I do very much enjoy a good wander, particularly if time isn’t on my side. If I’m limited in that resource, then my first choice will always be to just wander around a location and take some photos, to see if I can get at least a feel for the location – to get my first impression of it.
I recently visited the Marche (pronounced Mar-kay) region of Italy, where I had a two day whistle-stop tour of a variety of sights and experiences.
From wine tasting in a gorgeous villa through to dining on excellent seafood by the shore, visiting an old archaeological site and even taking in a medieval hilltop castle – I sure fit a lot in in my two days. I definitely need to return. In the meantime, here were some of the places I wandered, and my impressions of those, in no particular order.
Let me know where else I should visit next time I go back in the comments!
This is the breakwater in Fano, just after sunset – the so called “blue-hour”. I shot this with a long exposure to soften out the water.
One of Italy’s more famous opera composers turns out to have been from the Marche region – Giachino Rossini. We popped in to the house where he was born, Casa Rossini, which now serves as a small museum to his work. If you’re into this sort of thing, then it’s very much worth a visit.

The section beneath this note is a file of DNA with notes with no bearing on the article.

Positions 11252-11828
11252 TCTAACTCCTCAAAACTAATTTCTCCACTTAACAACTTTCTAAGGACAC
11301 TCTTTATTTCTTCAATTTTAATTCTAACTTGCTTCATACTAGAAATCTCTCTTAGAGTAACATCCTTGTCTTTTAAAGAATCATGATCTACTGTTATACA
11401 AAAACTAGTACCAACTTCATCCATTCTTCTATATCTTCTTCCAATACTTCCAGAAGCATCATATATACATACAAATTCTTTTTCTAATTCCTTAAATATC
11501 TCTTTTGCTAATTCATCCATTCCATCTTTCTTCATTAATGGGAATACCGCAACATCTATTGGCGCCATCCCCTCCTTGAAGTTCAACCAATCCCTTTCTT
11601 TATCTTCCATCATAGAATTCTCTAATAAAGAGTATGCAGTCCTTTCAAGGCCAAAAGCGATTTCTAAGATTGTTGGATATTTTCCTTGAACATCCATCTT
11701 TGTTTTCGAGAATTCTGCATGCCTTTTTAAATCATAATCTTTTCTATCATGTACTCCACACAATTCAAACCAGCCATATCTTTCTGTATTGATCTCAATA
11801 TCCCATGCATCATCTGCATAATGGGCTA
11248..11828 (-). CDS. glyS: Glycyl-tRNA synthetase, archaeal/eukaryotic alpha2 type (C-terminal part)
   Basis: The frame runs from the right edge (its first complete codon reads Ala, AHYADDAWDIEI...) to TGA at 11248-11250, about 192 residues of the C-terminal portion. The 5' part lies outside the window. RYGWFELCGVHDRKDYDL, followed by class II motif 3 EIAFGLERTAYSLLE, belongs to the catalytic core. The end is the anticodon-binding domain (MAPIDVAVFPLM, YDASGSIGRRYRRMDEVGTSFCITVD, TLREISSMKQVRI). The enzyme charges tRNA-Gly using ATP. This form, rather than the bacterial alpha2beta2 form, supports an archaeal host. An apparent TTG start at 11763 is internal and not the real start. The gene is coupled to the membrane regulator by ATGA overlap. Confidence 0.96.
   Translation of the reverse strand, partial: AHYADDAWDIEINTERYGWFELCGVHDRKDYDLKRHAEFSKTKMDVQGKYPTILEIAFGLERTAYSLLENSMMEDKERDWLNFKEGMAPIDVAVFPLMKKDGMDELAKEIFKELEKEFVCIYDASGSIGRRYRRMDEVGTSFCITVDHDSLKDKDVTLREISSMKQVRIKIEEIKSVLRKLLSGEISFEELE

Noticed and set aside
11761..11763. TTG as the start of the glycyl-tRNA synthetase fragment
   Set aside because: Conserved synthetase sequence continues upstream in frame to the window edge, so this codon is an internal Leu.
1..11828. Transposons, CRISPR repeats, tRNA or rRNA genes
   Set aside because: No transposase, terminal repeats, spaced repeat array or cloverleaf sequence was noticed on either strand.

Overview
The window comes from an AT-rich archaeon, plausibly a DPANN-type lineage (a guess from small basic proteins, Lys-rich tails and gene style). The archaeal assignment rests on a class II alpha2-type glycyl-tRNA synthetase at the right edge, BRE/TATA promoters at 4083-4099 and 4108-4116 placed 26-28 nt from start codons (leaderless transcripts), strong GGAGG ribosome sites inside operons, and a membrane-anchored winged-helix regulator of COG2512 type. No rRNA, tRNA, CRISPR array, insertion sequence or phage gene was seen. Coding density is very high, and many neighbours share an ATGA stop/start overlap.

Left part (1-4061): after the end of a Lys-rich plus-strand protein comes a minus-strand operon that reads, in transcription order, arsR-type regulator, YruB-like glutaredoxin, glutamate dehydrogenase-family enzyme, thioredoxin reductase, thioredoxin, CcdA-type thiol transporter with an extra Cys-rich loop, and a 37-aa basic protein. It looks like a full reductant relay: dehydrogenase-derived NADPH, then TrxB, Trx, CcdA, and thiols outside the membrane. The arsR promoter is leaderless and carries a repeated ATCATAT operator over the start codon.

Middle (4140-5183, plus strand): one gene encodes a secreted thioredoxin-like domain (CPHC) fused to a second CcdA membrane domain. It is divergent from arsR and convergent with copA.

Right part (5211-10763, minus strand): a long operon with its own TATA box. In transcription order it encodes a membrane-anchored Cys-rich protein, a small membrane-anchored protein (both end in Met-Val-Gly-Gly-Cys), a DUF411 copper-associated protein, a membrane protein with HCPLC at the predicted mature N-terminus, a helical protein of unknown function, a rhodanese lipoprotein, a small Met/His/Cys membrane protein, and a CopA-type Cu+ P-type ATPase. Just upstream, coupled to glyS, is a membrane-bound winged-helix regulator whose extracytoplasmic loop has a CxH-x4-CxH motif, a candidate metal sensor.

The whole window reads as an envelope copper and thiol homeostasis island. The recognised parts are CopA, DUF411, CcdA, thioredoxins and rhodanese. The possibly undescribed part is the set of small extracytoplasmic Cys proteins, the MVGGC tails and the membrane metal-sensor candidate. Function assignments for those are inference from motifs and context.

I had big plans to be up for sunrise on at least one of my days in Le Marche. I didn’t quite make it, but this was the view of the hotel I was staying at on the shores of the Adriatic in Gabicce Mare, the Hotel Sans Souci, not too soon after sunrise. Great views from this hotel, perched on the hill above the beach, even if you do miss sunrise…
Regular readers probably know I enjoy a good castle. This is the interior of the Castello di Gradara at sunset, a medieval fortress situated on top of a hill overlooking the surrounding land, and one of the most visited attractions in the area, for good reason.
There is it again from the outside. Quite pretty I think you’ll agree.
Of course, I saw a couple of great sunsets in my short visit. This was taken just above an olive grove, from where I went to a rather nice villa and sampled some tasty wines from a local vineyard, accompanied by traditional Italian aperitivo.
Yep, you can’t go wrong with aperitivo.
Or with a gorgeous villa in which to have aperitivo. This particular villa is owned by the lovely Andrea Carlini, who set up the vineyard here thirty years ago, and hand produces all the wines himself. He and his lovely wife kindly hosted my aperitvo and wine tasting – you can find out more about the Tenuta Carlini vineyard here.
Italian food is not all pasta and pizza incidentally. Being on the sea means that there are copious quantities of seafood to eat. Here is a giant pot of fish stew, made, I was told, from 14 types of seafood. It was absolutely delicious, particularly accompanied by a glass of white wine.
The beach even comes with entertainment.
And no shortage of walking opportunities – it stretched as far as I could see…
Finally, a thank you to my lovely guide, who spent two days showing me as much as possible of her wonderful part of this country. This is her. I can’t wait to get back and discover more of this part of Italy, perhaps for a bit longer than two days!